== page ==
Marcia Ball's barrelhouse piano playing makes one hungry and her voice drips with the flavor of the region's juke joints and cantinas—pass the hot sauce please!
20 April 2018
Damn, if it's hard to be hopeful these days. So who would have thought a blues musician could be so exuberant and optimistic? The Texas-born, Louisiana-raised singer, songwriter, and pounder of the piano keys Marcia Ball has always looked on the sunny side of life, but her version of the good-time blues has never felt more needed than today. Ball's no Pollyanna. She understands that life is hard for many. However, that's no reason not to celebrate one's existence and find gusto in food, drink, and music—not to mention playing dominoes.
Okay, so maybe that domino reference is a Southern thing. The point is that if one can't change the world, one can at least change one's attitude. And who's to say one can't change the world? Ball namechecks a litany of past inspirational figures from a variety of fields, from Neil Armstrong to Jackie Robinson to Ken Kesey to Irma Thomas to Ruth Bader Ginsburg to Little Richard to Susan B. Anthony and celebrates them for their achievements.
And Ball doesn't mean one should let others shoulder the burden and ignore the ills of the world while we party. She explicitly issues a call to action on "Pots and Pans" (dedicated to the late Lone Star political pundit Molly Ivins) and tells her audiences to fight for human rights and take it to the streets. Clamoring for what is noble and decent is necessary. But that doesn't mean one can't have a good time doing so. Kindness and mercy are its own reward.
Ball delivers her messages with a delicious Gulf coast musical gumbo of sound. Her barrelhouse piano playing makes one hungry for the tasty stew. One can't help but think of the region's food while she provides the soundtrack for the meal. Her voice drips with the flavor of the region's juke joints and cantinas—pass the hot sauce, please! Ball wrote eight of the album's dozen tracks and the three covers that include Jesse Winchester's "Take a Little Louisiana" and Shelley King's "When the Mardi Gras is Over" fit right in. The album was recorded both in Louisiana and Texas and bears the hallmarks of both places in its style and substance. It was produced by Los Lobos' Steve Berlin, who also adds his baritone sax touches to several cuts.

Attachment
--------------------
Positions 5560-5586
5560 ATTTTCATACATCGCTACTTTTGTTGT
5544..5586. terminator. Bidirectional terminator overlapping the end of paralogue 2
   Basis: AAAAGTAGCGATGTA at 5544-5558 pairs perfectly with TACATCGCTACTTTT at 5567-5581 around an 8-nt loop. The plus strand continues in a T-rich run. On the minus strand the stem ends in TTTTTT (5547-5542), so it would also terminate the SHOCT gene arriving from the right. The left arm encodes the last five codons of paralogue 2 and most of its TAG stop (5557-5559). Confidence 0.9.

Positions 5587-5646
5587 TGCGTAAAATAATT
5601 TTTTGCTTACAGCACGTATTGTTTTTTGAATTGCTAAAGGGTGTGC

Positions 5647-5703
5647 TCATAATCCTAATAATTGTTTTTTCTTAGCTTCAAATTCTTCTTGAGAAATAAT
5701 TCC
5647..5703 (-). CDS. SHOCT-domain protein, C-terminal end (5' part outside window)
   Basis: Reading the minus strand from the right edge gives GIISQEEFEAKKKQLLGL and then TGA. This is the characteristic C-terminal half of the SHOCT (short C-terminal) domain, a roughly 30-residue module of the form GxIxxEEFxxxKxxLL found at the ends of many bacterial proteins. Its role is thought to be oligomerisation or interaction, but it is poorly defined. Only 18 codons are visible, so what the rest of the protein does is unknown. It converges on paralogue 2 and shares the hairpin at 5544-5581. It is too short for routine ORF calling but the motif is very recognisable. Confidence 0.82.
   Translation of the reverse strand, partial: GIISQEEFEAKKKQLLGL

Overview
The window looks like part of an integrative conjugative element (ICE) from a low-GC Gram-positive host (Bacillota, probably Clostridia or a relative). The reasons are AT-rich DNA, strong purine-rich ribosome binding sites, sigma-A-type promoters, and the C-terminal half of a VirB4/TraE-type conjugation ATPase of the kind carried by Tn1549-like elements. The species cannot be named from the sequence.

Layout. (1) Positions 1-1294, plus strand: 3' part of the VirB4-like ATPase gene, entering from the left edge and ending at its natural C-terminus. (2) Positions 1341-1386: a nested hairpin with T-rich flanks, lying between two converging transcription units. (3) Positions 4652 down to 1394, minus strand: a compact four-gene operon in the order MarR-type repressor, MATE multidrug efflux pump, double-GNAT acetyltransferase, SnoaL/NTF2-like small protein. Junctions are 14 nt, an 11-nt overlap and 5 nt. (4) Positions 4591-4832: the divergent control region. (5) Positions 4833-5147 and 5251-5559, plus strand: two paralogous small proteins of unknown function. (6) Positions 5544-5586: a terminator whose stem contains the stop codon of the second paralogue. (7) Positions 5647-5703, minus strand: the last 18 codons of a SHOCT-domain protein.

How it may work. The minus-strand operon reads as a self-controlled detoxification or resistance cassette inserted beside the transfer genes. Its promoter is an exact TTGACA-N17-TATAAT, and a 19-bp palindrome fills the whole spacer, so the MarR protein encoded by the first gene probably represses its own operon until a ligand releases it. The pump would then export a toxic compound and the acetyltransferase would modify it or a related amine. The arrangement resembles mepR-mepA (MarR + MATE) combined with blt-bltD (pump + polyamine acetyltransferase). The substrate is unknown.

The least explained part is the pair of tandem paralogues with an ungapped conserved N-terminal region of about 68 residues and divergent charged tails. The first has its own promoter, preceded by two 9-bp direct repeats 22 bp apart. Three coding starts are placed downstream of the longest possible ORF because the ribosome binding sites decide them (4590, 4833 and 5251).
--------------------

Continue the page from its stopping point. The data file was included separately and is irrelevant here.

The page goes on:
On the title track, Ball proclaims "We're making history every time we breathe…. Life's a story play a part". The 69-year-old Ball has been making music professionally for over 50 years. She understands how quickly time passes by and how one needs to take action, whether it's being a good friend, falling in love, creating art, taking a stand, or just having fun. It's too easy just to let things slide. Shine Bright is the kind of record that makes one want to reach out to others, to take off one's headphones and listen to the people in the street, look at what's happening on the flyers on the kiosks, try that restaurant that always has a line of smiling people waiting outside the door, and just do something one has been putting off for too long. It's a kick in the butt, in a sexy sort of way.